DARPA Urban Challenge Details Emerge

Posted 18 May 2006 at 18:36 UTC by steve Share This

The new DARPA Urban Challenge will be quite a change from the previous two Grand Challenge competitions. Nelson Bridwell has sent us a few observations on the emerging details of the new competition that he gleaned from documents released on the Federal Business Opportunities website. Among other changes, it appears only full-size, stock automotive vehicles can be used as the basis of the robots. And this time teams will be allowed only 5 minutes to load the mission data from a supplied USB 2.0 flash drive into their robots, eliminating any chances for human optimization of the data. A draft version of the rules (PDF format) was released yesterday as well. Read on for more details and Nelson's comments.

Quotes from DARPA are in italics. Nelson's comments are bold.

"Vehicle must be built upon a full-size stock chassis or have a documented safety record. Vehicles smaller than a midsize commercial automobile do not meet this requirement. Golf cart-type or all terrain vehicles (ATVs) do not meet this requirement."
No more GhostRiders, CyberRiders, or golf carts!

"Vehicle must be capable of loading a mission description file via a standard USB 2.0 flash drive." "The vehicle will have 5 minutes to process a mission description before attempting the course."
No more marathon pre-race micromanagement in the planning trailer by a herd of grad students!

"The following behaviors or capabilities are outside the scope of this program: Recognition of external traffic signals such as traffic lights and stop signs through the use of sensors. The Urban Challenge route network definition file will include information such as stop sign locations, nominal lane width, lane markings, and parking spot locations."
It might be possible to accomplish with minimal (if any) vision processing.

"To complete the requirements for the Urban Challenge, each vehicle will complete multiple missions over a defined route network. The route network definition specifies accessible roads and all areas in which the vehicle may travel. A mission is a series of checkpoint locations that must be passed over sequentially by the vehicle. The path between checkpoints is not specified."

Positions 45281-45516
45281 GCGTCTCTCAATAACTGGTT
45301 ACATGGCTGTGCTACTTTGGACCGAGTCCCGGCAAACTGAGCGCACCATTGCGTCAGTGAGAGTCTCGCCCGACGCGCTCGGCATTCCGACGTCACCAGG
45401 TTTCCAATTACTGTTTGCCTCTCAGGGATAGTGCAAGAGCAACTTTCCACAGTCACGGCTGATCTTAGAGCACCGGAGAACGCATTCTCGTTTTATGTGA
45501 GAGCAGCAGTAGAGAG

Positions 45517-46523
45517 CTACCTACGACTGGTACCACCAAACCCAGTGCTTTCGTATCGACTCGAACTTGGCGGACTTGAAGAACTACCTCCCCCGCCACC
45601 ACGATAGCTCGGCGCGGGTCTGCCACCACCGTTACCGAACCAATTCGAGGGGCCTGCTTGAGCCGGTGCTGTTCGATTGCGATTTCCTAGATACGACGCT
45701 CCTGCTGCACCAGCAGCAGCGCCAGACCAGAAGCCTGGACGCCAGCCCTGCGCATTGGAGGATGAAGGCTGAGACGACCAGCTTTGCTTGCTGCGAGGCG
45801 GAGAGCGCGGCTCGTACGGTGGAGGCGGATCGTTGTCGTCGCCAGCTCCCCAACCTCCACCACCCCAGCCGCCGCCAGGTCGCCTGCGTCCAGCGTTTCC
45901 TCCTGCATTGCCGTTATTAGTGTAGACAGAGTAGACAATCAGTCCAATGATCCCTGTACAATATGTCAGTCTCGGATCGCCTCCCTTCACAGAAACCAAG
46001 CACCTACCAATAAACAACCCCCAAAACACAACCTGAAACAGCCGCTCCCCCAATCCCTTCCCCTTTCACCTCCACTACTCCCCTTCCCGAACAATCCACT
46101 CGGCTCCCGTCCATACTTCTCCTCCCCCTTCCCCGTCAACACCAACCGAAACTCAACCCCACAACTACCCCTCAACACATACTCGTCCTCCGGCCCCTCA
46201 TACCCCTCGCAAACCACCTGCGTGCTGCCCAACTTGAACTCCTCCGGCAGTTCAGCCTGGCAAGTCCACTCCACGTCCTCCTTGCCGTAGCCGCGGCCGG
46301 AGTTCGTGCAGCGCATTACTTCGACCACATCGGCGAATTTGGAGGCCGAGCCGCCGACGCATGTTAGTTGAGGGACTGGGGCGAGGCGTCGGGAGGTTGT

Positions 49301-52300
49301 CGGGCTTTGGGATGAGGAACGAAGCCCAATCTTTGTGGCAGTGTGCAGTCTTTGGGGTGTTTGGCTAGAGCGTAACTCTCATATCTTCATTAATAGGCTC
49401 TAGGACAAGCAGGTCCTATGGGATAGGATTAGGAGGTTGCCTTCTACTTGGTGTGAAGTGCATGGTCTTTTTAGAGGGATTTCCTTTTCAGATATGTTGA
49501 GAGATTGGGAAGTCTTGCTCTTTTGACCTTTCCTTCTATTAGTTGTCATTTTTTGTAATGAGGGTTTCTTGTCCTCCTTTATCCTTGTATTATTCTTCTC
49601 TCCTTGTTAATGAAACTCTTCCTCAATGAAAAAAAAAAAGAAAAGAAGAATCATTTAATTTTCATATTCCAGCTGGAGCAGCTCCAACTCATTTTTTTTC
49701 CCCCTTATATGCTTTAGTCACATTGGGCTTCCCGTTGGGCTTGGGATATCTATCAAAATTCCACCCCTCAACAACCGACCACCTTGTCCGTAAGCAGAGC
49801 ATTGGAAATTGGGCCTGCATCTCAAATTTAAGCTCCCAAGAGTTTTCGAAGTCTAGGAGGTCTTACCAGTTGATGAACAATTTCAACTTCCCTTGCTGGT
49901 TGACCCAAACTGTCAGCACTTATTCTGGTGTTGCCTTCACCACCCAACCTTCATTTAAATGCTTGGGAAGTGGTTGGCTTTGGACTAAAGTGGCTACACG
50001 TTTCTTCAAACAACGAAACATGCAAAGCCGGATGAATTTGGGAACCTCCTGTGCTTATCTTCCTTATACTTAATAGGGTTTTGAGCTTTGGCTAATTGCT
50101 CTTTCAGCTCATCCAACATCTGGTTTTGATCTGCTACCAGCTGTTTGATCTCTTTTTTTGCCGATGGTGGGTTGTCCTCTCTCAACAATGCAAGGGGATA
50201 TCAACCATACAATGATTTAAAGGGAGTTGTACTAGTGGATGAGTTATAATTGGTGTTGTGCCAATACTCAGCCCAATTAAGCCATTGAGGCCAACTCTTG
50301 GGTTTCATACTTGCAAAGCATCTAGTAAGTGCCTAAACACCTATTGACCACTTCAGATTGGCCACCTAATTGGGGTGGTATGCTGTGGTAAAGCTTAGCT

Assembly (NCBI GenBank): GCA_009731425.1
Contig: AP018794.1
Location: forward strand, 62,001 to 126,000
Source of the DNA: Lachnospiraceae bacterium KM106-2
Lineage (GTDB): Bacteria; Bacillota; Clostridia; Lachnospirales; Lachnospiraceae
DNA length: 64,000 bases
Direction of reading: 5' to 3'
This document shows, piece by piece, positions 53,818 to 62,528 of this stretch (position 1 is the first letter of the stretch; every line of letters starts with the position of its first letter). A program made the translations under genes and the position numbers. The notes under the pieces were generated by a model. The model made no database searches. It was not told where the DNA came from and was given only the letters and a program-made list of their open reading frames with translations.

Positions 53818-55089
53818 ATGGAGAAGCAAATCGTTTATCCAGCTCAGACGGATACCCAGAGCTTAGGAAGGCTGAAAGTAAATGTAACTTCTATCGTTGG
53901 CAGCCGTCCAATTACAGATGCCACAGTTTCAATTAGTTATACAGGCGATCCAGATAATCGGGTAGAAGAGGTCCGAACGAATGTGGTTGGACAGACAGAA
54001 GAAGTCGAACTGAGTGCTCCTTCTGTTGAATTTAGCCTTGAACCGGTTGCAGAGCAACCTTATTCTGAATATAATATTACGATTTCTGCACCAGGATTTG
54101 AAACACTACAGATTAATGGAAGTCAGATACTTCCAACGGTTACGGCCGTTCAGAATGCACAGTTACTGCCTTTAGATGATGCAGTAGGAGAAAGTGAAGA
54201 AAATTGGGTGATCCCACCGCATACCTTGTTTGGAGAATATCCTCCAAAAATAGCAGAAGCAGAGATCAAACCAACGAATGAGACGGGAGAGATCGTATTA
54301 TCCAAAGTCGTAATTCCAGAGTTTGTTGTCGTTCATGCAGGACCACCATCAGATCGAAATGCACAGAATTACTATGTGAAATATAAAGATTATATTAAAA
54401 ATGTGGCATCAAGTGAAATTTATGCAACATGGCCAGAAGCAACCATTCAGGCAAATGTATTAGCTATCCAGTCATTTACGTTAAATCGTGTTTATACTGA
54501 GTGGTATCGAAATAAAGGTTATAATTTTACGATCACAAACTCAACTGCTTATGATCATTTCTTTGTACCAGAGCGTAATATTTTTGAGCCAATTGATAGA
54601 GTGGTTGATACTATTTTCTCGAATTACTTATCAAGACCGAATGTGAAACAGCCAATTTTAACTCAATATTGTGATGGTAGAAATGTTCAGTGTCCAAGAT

"DARPA will provide the Route Network Definition File (RNDF) that includes all accessible road segments and provides information such as waypoints, stop sign locations, lane widths, checkpoint locations, and parking spot locations. The route network has no implied start or end points. Road blockages will not be indicated in the RNDF."

"DARPA will also provide a Mission Data File (MDF) containing the checkpoints that must be reached and maximum and minimum speed limits for the road segments. MDFs will be provided by DARPA for all Urban Challenge test events."

So automated planning and re-planning will be a major focus of this event.

Why cars?, posted 19 May 2006 at 15:17 UTC by reed » (Apprentice)

Demmanding use of cars, trucks or jeeps rules out many novel vehicle designs (even though they are more robust than atvs, golf carts, motorcycles :)


Why cars?, posted 19 May 2006 at 17:42 UTC by Masse » (Apprentice)

After reading the rules, it's evident off-road travel isn't necessary. (In fact, it's specifically to be avoided. :)) Cars are already well optimized for travel on roads, so they removed that aspect (novel mechanical designs) of the challenge in order to focus on the sensor/actuator/decision making aspects. It's reasonable given the urban nature of the challenge.

No Cash for the Winners, posted 22 May 2006 at 11:56 UTC by IgorCarron » (Journeyer)

On Saturday, at the meeting with DARPA in DC, it was announced that currently and unless the language in the legislation was changed, DARPA would not be able to award any cash prizes. In other words, in the worst case scenario (they cannot get that language back in the bill), track B winners will get a trophy. Track A people will be able to do the race as they will be paid to do so.


Micro-management still quite alive..., posted 22 May 2006 at 18:26 UTC by Nelson » (Journeyer)

At the participants conference they announced that the data file that defines the road network will be available 24 hours in advance, so it appears that there might still be teams of human eyeballs looking over all sources of information to alert the vehicles about static obstacles.

The 5 minute rule applies to the file that contains the checkpoints for each mission.

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